White Fragility: Why this Book is Important for Evangelicals


DiAngelo’s book serves as a reminder that when Christians fail to address issues of individual and systemic sin like white supremacy, the world will address it.

In the beginning of Dr. Robin DiAngelo’s book, White Fragility, she explains that she wrote the book for white progressives. Her emphasis on this group of people is understandable, given a common mindset among progressives that points to engagement in social justice as a way to pardon oneself from being racist. However, I also believe this book can apply to any white person—progressive, conservative, Christian, non-Christian—who is interested in moving toward racial healing and justice in our country.

I think this book is important for evangelical Christians, particularly white evangelical Christians (both people who would identify as progressive, conservative or a combination of the two), because it speaks a language that has been almost completely missing within the white evangelical church throughout its history: a language to identify, name, and describe white supremacy and the difficulty and refusal of white people to speak this language and move toward healing. This language is one that black scholars and leaders have been speaking for many years, however, the white Christian church has not only failed to listen, learn, and change, but often has attempted to eradicate the language from our culture. The irony of this failure is that this language was necessitated largely because of the actions of white Christians and the white Christian church for centuries. Few white Christians I know have an understanding of this history. In this short reflection, I do not have time to do justice to this history, however, I will provide two examples here.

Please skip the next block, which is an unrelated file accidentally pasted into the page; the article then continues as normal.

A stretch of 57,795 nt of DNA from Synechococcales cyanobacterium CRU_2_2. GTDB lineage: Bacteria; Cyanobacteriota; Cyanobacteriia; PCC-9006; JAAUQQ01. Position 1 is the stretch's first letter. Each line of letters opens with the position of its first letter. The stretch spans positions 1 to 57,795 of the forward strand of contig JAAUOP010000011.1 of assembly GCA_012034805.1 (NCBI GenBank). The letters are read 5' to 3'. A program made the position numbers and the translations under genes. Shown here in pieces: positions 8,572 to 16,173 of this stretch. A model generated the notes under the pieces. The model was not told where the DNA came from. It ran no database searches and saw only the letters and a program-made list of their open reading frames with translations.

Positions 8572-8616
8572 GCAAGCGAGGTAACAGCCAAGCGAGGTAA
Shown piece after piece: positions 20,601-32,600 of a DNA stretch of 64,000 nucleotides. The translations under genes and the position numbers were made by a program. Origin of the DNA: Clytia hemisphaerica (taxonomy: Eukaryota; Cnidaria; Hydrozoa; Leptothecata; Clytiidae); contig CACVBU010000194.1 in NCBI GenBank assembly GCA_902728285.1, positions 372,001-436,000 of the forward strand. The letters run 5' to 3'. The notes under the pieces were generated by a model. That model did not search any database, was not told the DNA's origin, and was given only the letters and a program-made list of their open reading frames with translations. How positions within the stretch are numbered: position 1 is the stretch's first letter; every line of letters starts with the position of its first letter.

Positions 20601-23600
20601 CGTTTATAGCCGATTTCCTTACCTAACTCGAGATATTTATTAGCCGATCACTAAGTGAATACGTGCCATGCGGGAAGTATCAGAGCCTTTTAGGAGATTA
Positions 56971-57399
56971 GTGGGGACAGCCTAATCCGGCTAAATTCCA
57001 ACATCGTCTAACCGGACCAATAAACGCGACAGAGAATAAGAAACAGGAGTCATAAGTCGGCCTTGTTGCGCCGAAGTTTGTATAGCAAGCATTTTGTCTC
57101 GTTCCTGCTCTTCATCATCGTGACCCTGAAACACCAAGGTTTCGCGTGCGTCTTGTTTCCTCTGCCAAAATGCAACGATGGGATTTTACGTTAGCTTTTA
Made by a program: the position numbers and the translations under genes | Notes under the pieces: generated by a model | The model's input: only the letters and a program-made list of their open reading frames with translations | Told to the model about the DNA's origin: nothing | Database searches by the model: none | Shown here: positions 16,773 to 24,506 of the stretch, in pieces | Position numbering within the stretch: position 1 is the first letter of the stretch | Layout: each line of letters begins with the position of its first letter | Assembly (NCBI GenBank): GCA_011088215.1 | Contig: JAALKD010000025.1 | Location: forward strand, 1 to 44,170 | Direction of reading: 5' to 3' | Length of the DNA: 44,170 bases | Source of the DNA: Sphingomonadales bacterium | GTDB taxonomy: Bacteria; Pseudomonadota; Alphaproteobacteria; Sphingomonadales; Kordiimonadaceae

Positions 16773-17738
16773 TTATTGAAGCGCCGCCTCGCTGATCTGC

White European Christians originally enslaved black bodies for economic gain but justified their greed by framing slavery as a Christian act: evangelization (Kendi, …

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